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1 C H A P T E R 1 : B A C K G R O U N D Background The roadway system must accommodate many types of usersâbicycles, passenger cars, pedestrians, transit, and trucks. Increasingly, stakeholders are recognizing that there should be an appropriate balance among the various modes from a design and operations standpoint. There is increasing recognition that the location and design of access to and from roadways impacts all transportation modes. As the emphasis on considering all users grows, there is a need to better understand the effect of access management techniques and treatments on multimodal operations and safety. In addition, suburban and urban land uses continually redevelop, and access management planning for retrofitting corridors should consider the multimodal travel needs, as well as the need to upgrade motorized vehicle performance. Past studies have shown that arterial roadway characteristics such as turning movements, unsignalized and signalized access density, median type, turn lanes, sidewalks, bike lanes, and bus turnouts can affect corridor operations or safety. Studies have also shown that effective access management treatments reduce and manage conflict points along roadways, leading to reductions in delays and crashes. However, there is limited understanding of the effects of access management treatments on multimodal travel operations and safety, particularly for treatments used in combination. Thus, there is a need for research to improve the level of understanding of treatment effect. To obtain this understanding, quantitative relationships need to be developed that could be used to assess the effectiveness of access management techniques based on (but not limited to): average travel speed, travel time reliability, crash frequency, crash severity, or capacity preservation. In addition, practitioners would benefit from having effective guidance on how to weigh, evaluate, and understand the effects and tradeoffs when implementing access management techniques in a multimodal corridor. Research Objective The objective of this research was to identify and determine unknown relationship definitions between access management techniques and the various users or travel modes along multimodal corridors. The deliverable is a final report that documents the conduct of the research and includes quantitative information that can be: (1) incorporated into publications such as A Policy on the Geometric Design of Streets and Highways (AASHTO Green Book) and the Highway Capacity Manual (HCM), and (2) used in the development of simulation software. The end product is intended to be useable by practitioners both for technical analysis and to support their efforts to explain technical findings to non-transportation professionals and public stakeholders. Research Scope This section defines the scope of the research project in terms of the facility types and travel modes that were the focus of study. It also establishes some terms used throughout this report.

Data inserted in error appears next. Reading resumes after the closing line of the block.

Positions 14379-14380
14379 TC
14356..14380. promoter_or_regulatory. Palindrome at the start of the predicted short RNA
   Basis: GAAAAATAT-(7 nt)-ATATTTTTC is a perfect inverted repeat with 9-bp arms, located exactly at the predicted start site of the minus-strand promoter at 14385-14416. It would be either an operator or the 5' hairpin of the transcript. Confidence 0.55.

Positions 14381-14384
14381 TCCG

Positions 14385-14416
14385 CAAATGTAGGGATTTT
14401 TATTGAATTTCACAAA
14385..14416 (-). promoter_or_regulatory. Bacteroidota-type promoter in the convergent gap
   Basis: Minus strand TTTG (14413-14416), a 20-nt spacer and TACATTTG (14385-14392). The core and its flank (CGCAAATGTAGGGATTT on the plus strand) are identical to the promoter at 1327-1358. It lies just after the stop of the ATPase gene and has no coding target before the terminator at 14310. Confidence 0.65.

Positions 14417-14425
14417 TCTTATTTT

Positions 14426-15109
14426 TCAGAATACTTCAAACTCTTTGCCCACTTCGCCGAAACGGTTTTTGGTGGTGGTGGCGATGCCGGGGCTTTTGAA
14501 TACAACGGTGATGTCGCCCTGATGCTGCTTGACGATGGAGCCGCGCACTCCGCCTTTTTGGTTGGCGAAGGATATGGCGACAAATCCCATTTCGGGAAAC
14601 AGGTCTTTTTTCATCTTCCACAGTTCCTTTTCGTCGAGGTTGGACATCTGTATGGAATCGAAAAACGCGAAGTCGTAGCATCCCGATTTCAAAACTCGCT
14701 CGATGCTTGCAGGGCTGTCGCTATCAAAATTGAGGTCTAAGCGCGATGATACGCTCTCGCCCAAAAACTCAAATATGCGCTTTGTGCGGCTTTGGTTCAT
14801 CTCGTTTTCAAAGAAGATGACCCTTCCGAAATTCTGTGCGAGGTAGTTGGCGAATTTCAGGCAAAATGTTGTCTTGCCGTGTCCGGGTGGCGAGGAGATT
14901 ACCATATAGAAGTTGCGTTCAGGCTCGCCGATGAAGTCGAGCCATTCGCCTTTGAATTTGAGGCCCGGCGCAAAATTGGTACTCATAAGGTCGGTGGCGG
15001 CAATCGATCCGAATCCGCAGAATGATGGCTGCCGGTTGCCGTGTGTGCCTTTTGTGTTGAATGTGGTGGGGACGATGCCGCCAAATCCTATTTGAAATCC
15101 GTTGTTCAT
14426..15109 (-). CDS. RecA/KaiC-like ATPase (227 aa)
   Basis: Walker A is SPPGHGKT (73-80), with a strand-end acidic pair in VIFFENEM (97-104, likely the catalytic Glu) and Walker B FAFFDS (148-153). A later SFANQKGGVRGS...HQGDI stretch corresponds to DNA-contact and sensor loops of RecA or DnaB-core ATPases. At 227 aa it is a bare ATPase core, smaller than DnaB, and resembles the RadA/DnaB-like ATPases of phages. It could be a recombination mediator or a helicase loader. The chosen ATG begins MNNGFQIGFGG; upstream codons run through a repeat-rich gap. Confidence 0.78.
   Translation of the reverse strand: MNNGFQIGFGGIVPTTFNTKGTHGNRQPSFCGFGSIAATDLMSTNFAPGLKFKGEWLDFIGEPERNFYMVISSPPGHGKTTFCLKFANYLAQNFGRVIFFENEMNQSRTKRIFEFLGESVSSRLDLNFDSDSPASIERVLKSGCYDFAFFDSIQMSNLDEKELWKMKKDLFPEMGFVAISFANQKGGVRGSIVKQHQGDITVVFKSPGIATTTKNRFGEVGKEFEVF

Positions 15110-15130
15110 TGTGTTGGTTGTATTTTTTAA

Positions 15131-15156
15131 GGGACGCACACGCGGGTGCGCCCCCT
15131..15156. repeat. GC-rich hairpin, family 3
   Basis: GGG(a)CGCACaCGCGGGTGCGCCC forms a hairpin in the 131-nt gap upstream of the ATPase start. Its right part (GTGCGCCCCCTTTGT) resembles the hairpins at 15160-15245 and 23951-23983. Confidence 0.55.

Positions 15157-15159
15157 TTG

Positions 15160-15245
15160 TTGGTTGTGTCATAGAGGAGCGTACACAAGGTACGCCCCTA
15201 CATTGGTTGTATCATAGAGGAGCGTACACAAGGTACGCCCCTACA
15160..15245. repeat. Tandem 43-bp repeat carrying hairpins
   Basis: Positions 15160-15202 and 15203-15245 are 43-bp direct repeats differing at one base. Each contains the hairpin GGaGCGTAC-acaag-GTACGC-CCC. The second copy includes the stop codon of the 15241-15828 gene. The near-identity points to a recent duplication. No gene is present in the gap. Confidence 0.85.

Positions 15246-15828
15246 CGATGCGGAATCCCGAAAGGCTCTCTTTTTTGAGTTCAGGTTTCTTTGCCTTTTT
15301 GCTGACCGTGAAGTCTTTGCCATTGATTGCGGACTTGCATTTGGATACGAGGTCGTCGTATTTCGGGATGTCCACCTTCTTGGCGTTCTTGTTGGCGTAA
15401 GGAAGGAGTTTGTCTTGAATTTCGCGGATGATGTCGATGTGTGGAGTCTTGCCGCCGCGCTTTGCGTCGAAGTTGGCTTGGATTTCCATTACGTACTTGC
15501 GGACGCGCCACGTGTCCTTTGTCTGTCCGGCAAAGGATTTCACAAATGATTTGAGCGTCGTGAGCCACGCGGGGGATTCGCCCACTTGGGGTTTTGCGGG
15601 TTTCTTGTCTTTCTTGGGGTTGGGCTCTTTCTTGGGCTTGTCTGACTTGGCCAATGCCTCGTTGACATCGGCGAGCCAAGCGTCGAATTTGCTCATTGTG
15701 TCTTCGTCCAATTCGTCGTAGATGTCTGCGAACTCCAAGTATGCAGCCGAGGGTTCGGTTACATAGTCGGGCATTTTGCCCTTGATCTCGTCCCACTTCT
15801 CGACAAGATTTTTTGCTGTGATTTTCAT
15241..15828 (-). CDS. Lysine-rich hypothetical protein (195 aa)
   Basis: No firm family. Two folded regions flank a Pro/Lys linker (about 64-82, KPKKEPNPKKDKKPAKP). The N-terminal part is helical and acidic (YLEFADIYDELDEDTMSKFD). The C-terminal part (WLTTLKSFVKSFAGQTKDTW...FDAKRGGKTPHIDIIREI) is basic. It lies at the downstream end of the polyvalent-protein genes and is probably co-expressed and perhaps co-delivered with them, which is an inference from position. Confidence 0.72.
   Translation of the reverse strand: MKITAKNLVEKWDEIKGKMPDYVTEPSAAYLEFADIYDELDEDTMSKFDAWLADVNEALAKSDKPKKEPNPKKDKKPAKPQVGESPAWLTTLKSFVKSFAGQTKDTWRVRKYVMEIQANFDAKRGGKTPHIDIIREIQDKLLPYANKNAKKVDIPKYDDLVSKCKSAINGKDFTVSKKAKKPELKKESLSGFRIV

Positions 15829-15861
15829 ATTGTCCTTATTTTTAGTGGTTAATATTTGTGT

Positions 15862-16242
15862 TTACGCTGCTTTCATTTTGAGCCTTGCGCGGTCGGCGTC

2 Facility Types Access management (AM) techniques can be implemented at the systems, corridor, or site level. A site in this research effort is considered to be a street segment or intersection. A corridor is an arterial street consisting of several segments (and the intersections that bound the segments). A system includes multiple adjacent or intersecting corridors. The project scope is limited to the development of techniques suitable for application to sites and corridors in urban areas. Travel Modes There are many AM techniques being used in practice. Most of these techniques have been devised to improve motorized vehicle performance, to manage their conflicts, or both. These techniques are referred to herein as vehicle-conflict-motivated AM techniques. Research that has been conducted for various vehicle-conflict-motivated AM techniques typically focus on the techniqueâs effect on motorized vehicle safety and operation. These studies often exclude consideration of the effect of the technique on the performance of other modes. As a result, there is relatively little information describing the effect of vehicle-conflict-motivated AM techniques on the performance of the pedestrian, bicycle, transit, and truck modes. To this end, the focus of this project was on the effect of vehicle-conflict-motivated AM techniques on the performance of the pedestrian, bicycle, transit, and truck modes. These four travel modes are referred to herein as multimodal users or non-auto roadway users. Direct Effect of a Technique The research that has been conducted to date has focused on quantifying the âdirectâ effect of the AM technique (i.e., the effect when a specific technique is implemented in isolation of other techniques). Very little research has been conducted to quantify how the direct effect may be altered when a second or third technique is also implemented at the same time. Nevertheless, the focus of this project was on the direct effect of a technique on the pedestrian, bicycle, transit, and truck modes given the aforementioned paucity of information for these travel modes. The need for supplemental information that describes the combined effect of multiple techniques on these four modes is identified in Chapter 5 as a topic of future research. Technique or Treatment A review of the AM literature indicates frequent use of the phrases âaccess management techniqueâ and âaccess management treatment.â The term âtreatmentâ is typically used to describe a planned change in the roadwayâs geometric design or traffic control elements. The term âtechniqueâ is typically used in a broader sense to include treatments as well as planned changes in AM policies, regulations, or strategies. This convention is retained in this report. Given that the focus of this report is on changes to roadway design and traffic control elements, the terms technique and treatment are used interchangeably herein. Performance Relationship One piece of information that is often needed by practitioners when considering the implementation of an AM technique is the techniqueâs âperformance relationship.â This relationship is defined herein as an analytic model of the effect of an AM technique on the performance of a specific travel mode. A performance relationship can be either qualitative or quantitative (although quantitative relationships are generally more informative). In addition, a performance relationship can be a rule-of-thumb, a constant,